Benedict XVI farewell address February 28

Benedict quotes Guardini: The Church is always in a state of transformation

Quoting from The Church of the Lord, he continued, “Guardini said that the Church is not an institution devised and built at table, but a living reality. She lives along the course of time, evolving, like any living being, transforming herself. Yet her nature remains the same.” (3)

Now, while it is true that a living being is constantly transformed along the course of time, as Guardini says, a question necessarily follows: Is this transformation always good or healthful?

For example, a healthy man has a stroke and suffers paralysis on the right side of his body, speech problems and memory loss. Despite these impairments, his nature remains the same. But the accidents occasioned by the stroke have transformed his life into something completely different, worse than it was before. This change, or “reform,” in this man’s life would also be included in Guardini’s “transformation.” So the term to be discussed is “transformation.”

What did Benedict XVI mean by the Church in a constant state of transformation? In the logic of progressivist thinking, the Church would have a constant need for reform. Reform would be a basic law of her constitution, this is the concept of Ecclesia semper reformanda. (4)

From this comes the need for her to adapt her dogma, morals and her institutions to the needs of the moment. In this sense, the excerpt would both explain and justify Benedict’s decision to retire from the Papacy. He is simply adapting the institution of the Papacy to fit the needs of the time, which means to become less monarchical and more democratic in its structure.

Cardinal Pell

Card. Pell: The Pope's resignation is destabalizing and sets a dangerous precedent

Pope Ratzinger’s radically revolutionary initiative that “transforms” the monarchical structure is a kind of stroke that strikes the Church with deleterious results to the body. Changing the accidents of the Papacy, he weakens its structure, undermining its health and leaving it susceptible to collapse.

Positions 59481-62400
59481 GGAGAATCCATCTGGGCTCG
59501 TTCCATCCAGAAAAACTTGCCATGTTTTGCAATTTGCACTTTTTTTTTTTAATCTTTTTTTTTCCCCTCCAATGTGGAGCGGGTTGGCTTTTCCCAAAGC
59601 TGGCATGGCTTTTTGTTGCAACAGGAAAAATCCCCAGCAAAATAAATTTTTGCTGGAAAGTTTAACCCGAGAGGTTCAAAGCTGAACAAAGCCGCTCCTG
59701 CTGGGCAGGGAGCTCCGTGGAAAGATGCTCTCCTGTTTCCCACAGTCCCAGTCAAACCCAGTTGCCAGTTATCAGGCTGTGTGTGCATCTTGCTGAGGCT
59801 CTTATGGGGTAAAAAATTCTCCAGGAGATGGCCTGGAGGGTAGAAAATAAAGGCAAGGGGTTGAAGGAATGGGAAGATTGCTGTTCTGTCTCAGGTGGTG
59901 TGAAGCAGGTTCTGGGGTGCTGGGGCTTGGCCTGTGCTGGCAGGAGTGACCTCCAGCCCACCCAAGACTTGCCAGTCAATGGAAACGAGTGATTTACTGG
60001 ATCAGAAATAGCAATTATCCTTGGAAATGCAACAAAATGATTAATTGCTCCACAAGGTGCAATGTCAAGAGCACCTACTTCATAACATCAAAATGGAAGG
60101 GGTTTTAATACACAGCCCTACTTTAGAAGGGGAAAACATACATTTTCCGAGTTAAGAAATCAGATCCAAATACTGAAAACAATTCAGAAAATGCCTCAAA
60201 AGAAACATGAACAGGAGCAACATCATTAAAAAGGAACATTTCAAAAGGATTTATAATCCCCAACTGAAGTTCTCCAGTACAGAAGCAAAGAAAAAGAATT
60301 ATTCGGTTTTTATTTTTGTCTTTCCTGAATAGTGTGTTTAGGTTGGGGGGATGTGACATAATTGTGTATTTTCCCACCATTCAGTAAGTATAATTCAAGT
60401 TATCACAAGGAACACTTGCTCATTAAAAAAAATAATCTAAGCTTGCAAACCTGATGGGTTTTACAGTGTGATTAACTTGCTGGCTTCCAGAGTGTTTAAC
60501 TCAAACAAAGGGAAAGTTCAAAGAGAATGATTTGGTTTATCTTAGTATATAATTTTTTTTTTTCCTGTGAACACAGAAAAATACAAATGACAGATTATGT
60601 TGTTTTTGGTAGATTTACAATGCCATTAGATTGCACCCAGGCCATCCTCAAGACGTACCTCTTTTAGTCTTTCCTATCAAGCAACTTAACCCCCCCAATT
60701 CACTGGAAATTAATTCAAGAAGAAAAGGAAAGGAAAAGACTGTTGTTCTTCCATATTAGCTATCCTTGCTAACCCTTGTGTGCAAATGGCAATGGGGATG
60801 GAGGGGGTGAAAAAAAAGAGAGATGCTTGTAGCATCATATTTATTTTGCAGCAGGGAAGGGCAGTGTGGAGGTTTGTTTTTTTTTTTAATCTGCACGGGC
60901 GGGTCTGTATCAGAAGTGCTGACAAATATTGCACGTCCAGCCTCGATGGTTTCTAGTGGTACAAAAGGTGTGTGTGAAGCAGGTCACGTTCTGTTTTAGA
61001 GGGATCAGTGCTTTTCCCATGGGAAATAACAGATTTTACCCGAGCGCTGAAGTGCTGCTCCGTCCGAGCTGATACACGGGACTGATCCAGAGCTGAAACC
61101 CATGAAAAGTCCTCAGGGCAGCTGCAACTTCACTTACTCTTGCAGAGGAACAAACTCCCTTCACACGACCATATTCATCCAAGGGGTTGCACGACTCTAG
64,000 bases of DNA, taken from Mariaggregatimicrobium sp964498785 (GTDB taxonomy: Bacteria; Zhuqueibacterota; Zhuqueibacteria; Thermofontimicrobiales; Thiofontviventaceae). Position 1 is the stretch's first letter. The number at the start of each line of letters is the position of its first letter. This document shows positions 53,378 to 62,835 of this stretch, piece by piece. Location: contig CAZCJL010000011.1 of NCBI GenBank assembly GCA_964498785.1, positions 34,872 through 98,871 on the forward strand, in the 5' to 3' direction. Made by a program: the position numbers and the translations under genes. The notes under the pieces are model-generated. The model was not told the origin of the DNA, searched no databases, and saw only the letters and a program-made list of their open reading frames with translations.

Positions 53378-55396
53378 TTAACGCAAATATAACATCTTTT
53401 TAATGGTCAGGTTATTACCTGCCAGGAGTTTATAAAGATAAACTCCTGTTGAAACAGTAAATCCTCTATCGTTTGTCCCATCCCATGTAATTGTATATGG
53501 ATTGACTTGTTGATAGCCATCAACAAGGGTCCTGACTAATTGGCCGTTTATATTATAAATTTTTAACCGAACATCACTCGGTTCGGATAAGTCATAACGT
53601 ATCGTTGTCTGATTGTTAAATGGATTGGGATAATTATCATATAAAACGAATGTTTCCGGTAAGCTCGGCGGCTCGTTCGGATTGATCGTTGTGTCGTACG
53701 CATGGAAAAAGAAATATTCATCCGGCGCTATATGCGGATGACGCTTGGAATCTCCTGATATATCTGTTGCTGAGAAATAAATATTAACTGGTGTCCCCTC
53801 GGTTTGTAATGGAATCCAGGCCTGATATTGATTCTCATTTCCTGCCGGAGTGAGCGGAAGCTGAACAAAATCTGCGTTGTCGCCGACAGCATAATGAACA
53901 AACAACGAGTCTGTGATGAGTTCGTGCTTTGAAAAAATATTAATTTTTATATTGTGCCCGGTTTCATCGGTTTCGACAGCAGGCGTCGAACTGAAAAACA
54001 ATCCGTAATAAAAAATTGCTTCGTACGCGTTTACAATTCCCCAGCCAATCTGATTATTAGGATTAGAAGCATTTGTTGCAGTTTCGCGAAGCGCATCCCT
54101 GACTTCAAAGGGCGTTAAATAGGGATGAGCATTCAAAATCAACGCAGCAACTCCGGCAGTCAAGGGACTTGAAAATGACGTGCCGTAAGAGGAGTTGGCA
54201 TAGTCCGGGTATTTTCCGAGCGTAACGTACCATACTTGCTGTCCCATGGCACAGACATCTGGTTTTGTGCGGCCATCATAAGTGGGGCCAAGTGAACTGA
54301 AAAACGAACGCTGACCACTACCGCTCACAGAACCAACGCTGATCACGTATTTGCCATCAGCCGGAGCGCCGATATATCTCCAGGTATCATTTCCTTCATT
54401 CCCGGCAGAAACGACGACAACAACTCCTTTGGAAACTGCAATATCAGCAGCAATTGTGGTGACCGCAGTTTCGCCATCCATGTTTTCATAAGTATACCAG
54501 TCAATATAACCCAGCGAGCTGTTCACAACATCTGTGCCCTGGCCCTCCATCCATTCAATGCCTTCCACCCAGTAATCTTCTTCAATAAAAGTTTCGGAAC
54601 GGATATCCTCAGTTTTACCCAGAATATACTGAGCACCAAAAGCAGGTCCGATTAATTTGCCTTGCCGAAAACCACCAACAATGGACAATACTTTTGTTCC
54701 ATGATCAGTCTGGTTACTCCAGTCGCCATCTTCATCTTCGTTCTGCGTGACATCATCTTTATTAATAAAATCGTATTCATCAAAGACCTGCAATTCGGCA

This destabilizing effect was actually pointed out by Card. George Pell of Australia, one of the Prelates to criticize Benedict’s resignation. On the eve of his departure from Sidney to the Vatican for the Conclave, he pointed out that Benedict was “well aware that this is a break with tradition,” adding that his resignation set a worrying precedent.

"People who, for example, might disagree with a future Pope, will mount a campaign to get him to resign," he noted. (5) That is to say, the papal office could become one like any elected office, with the Pope subject to all types of pressures, including a virtual impeachment, forced out by the people.

In such case, we must ask if Benedict’s transformation of the papal office does not ultimately seem aimed at transforming not just the accidents, but the very nature of the Papacy.

Pope Benedict XVI bids farewell to the cardinals, feb 28 2013

The Pope's last official act in Clementine Hall before the College of Cardinals on February 28, 2013

  1. Pope: Farewell Discourse to College of Cardinals," The Vatican Today, February 28, 2012
  2. Benedetto XVI ha un padre, Romano Guardini,” Chiesa online, October 1, 2008
  3. "La Chiesa si risveglia nelle anime," L'Osservatore Romano, March 1, 2012
  4. Atila S Guimarães,Ecclesia, Chap. IV, p.p. 193-194.
  5. Pell criticizes Pope’s decision to retire,World News Australian online, February 28, 2013


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Posted March 4, 2013